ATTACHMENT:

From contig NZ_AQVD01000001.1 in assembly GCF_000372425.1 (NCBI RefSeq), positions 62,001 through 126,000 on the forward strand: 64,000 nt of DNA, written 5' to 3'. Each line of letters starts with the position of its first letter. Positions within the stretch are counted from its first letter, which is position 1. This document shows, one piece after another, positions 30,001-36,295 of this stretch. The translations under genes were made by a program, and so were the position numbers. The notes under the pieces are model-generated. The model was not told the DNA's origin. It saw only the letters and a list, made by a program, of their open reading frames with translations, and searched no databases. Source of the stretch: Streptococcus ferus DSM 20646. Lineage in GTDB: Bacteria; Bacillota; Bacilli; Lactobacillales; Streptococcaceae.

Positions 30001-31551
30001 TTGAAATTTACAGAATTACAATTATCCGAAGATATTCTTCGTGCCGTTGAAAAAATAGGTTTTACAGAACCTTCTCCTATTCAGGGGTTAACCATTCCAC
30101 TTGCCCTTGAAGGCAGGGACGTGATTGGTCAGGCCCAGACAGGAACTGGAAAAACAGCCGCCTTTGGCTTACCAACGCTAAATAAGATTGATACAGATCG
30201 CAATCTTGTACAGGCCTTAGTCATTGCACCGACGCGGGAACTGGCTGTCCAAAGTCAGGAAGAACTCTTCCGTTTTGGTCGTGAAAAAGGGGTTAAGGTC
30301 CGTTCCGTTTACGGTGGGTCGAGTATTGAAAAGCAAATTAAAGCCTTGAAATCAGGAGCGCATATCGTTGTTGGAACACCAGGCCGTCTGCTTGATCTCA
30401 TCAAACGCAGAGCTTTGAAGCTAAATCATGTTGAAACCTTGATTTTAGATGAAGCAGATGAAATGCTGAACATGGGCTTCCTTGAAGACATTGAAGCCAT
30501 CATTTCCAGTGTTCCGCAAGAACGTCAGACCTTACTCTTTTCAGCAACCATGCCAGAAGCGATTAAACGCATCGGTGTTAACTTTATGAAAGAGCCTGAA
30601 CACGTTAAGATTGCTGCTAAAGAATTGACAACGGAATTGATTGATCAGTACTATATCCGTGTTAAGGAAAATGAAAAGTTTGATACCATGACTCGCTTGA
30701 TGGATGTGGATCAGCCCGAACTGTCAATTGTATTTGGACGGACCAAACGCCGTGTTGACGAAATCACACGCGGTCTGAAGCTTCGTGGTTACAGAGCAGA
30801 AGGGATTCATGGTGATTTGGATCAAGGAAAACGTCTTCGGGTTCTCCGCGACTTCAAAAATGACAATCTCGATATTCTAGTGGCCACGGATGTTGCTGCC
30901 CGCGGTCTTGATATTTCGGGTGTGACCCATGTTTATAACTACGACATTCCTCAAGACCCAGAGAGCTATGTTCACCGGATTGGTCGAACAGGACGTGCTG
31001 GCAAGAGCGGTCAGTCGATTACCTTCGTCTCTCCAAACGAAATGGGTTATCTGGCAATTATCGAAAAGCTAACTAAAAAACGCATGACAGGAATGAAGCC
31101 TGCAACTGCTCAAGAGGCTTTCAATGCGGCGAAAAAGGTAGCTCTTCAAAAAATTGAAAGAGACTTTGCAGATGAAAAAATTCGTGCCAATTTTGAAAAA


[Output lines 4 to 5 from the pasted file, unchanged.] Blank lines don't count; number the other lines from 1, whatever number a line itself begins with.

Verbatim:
30101 TTGCCCTTGAAGGCAGGGACGTGATTGGTCAGGCCCAGACAGGAACTGGAAAAACAGCCGCCTTTGGCTTACCAACGCTAAATAAGATTGATACAGATCG
30201 CAATCTTGTACAGGCCTTAGTCATTGCACCGACGCGGGAACTGGCTGTCCAAAGTCAGGAAGAACTCTTCCGTTTTGGTCGTGAAAAAGGGGTTAAGGTC